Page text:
Politics & Policy

Libertarians, in Theory


A French diplomat (a.k.a. a “German butler”) once famously remarked, “Yes, it will work in practice. But the question is, will it work in theory.”

That’s how I sometimes feel about my libertarian friends, and I do have many of them. Libertarianism means so many things to so many people that whatever you say about it, some libertarian somewhere will take offense. “You are confusing libertarianism with libertinism.” “You don’t understand, it’s only a partial philosophy of life.” “Libertarians aren’t liberals!” “You’re not talking about my kind of libertarianism!”

My mailbox is full of subject headers with these declarations.

Don’t get me wrong, I dig it. The quickest way for a conservative to clear out his intellectual inventory of little-mind hobgoblins is to have a good argument with a libertarian.

The ideological purity of some libertarians also condemns them to a certain crank status. They are lovers of the perfect to the exclusion of the good. Ask a libertarian (no, not all libertarians, please e-mail me with discretion) what the Department of Education should do, and he will say “Well, the Department of Education shouldn’t exist.” Now of course he’s right, the Department of Education shouldn’t exist. But it does. I’ve seen it. It’s practically brimming with bureaucrats who aren’t going away and they’re awaiting orders from somebody to do something.

The smart libertarians have follow-up thoughts about vouchers and free-market doo-dads we can all agree on. But the fact remains that their first mission is to get rid of all that government junk. The mission of conservatives is a little different. We want to get rid of things like the Department of Education — because the Department of Education sucks. With its gitchy-goo liberalism, teachers’-union feather-bedding, and Heather Has Two Mommies social engineering, it hinders our efforts to raise proper, virtuous citizens.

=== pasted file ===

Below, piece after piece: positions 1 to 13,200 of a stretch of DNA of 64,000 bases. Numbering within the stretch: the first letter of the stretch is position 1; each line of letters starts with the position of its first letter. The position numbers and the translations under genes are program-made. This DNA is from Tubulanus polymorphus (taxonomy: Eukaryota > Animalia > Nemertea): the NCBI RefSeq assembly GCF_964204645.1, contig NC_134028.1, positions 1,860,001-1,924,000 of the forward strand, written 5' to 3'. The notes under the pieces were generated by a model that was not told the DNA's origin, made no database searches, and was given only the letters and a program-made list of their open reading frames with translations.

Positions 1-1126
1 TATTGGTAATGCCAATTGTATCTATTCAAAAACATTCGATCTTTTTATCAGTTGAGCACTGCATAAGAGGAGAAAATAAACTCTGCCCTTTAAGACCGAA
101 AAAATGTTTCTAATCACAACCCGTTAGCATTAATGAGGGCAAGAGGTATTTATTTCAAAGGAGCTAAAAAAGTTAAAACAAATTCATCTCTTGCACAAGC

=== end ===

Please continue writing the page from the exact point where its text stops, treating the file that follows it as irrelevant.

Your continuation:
A better example would be public television. In some recent columns I wrote that we should get rid of PBS. All good libertarians would agree. But I want to get rid of it because it doesn’t make sense anymore (if it ever did). There is no obvious conservative position that says a state-owned TV network would be bad. Wisdom would tell us to be very skeptical of such a thing, given the nature of government institutions and the people who tend to run them. But if we could have a network that helps us make better citizens at an acceptable price, conservatives could back it without being forced to relinquish their gym memberships and washroom privileges. Not so with libertarians. As a matter of first principles, they say that anything the market can do should be done only by the market. Moreover, they think government involvement in the virtue business is a tyranny license.

As libertarian purists become more influential in Washington, to a certain extent they help the Left. For every market-based reform, auction, or voucher that the Right trumpets, the Left says, “See, they are proposing this or that as a way-station toward eventual total elimination of this or that beloved government function.”

Of course, in many cases they’re right. I always compared libertarians to the Celtic warrior-tribes often employed by British kings. They are incredibly useful as allies in battle, but you wouldn’t want them to actually run things. That, perhaps, exaggerates the differences. On a day-to-day basis, conservatives and libertarians are in near-total agreement. A good conservative is about 90% libertarian on most federal issues, though not always for the same reasons.

But where the confusion seems to be is on the issue of libertarianism versus libertinism, or, more accurately, this is where many, many readers think I am confused.